[e2e] TCP in outer space

Fred Baker fred at cisco.com
Mon Apr 9 15:01:32 PDT 2001

There are at least two things worth pointing out here.

One is that the delay issues being raised in space are exactly those looked 
at by the end2end Research Group and the TCPSAT Working Group a few years 
ago, which resulted in a recommendation that initial TCP windows be 
enlarged to at least two and perhaps 3 MTUs. Bottom line, if you have a 
fair bit of data to send, starting it with a single data item per round 
trip wastes significant time and bandwidth.

The other is that both HTTP and SMTP are fairly chatty transaction 
protocols, which kill time for several RTTs before doing much of anything. 
HTTP is materially improved by the use of tcp pipelining, which is commonly 
implemented in servers but is not often used by browsers. SMTP generally is 
implemented in a chit-chat fashion - one says "EHELO" and waits, then sends 
the "FROM", then says (often individually) who the message is to, and 
finally sends the (usually one or two) segments of data. There is a round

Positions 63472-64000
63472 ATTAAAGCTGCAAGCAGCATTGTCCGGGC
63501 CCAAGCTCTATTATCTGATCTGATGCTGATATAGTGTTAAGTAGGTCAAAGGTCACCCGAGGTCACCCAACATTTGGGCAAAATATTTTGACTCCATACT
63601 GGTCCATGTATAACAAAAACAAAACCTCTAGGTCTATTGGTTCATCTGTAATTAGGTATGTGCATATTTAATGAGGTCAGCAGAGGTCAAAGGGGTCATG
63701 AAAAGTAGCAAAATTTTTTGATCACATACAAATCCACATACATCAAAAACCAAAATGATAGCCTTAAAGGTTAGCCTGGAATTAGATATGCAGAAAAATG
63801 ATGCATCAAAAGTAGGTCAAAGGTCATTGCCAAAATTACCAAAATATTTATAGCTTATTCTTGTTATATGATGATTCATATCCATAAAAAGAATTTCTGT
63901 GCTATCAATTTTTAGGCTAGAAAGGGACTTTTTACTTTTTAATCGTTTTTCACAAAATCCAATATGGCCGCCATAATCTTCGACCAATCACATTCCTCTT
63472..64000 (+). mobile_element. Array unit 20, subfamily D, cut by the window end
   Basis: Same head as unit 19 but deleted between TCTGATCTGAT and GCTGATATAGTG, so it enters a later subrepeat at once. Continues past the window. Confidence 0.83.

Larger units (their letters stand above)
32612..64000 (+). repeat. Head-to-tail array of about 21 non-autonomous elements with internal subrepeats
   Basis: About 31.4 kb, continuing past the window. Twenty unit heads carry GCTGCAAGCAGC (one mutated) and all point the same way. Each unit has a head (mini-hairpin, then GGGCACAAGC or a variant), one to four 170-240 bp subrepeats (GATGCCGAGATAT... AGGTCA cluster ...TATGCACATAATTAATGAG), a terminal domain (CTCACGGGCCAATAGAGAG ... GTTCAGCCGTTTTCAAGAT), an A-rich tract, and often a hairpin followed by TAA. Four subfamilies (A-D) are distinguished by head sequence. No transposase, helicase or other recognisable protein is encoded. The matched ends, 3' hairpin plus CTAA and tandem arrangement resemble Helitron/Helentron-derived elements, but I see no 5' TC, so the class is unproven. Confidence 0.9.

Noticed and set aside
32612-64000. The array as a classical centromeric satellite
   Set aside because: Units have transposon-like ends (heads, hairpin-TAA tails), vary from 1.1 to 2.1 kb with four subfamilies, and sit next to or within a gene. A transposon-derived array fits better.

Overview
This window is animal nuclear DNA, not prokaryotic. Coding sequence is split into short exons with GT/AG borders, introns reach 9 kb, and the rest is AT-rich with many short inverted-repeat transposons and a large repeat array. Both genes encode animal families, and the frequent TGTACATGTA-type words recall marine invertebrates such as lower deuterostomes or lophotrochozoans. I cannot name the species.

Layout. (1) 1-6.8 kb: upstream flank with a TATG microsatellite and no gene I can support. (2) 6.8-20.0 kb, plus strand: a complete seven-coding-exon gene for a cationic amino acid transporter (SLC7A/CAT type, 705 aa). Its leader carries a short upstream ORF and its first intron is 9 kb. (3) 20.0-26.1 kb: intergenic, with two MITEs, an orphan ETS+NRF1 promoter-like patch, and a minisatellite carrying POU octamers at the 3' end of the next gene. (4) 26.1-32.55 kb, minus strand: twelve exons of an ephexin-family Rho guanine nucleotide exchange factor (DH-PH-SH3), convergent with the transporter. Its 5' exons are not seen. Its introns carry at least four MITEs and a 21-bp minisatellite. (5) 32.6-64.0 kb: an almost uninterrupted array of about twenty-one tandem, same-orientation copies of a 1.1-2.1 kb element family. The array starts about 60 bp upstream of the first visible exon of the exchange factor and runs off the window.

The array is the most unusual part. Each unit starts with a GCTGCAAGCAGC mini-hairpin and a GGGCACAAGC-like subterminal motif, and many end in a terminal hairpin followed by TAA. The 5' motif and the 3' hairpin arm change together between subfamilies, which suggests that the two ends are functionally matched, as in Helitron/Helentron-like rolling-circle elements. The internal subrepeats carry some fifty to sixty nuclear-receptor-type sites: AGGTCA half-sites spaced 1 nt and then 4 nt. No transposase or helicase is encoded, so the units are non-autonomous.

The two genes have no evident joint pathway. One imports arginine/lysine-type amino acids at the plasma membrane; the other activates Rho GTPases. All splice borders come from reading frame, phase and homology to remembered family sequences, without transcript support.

trip in between each, and if it is on the order of 560 ms as Mark suggests, 
that will dominate the other link characteristics. In the general case, all 
of these commands generally "work", so it would be sufficient to send all 
the commands in a batch, receive all the responses, and determine what to 
do next. I'd suggest this as an option for space-based mailers, both 
directions, and would suggest that POP/IMAP services be to a space-borne 
server, not a server on the ground.

In other words, don't blame TCP. The applications mentioned, the 
applications would behave the same regardless of the transport they used. 
As to whether another protocol could be used or is in use, yes, there are 
other protocols involved, but not TCP variants. http://www.ccsds.org 
describes the architecture.

More information about the end2end-interest mailing list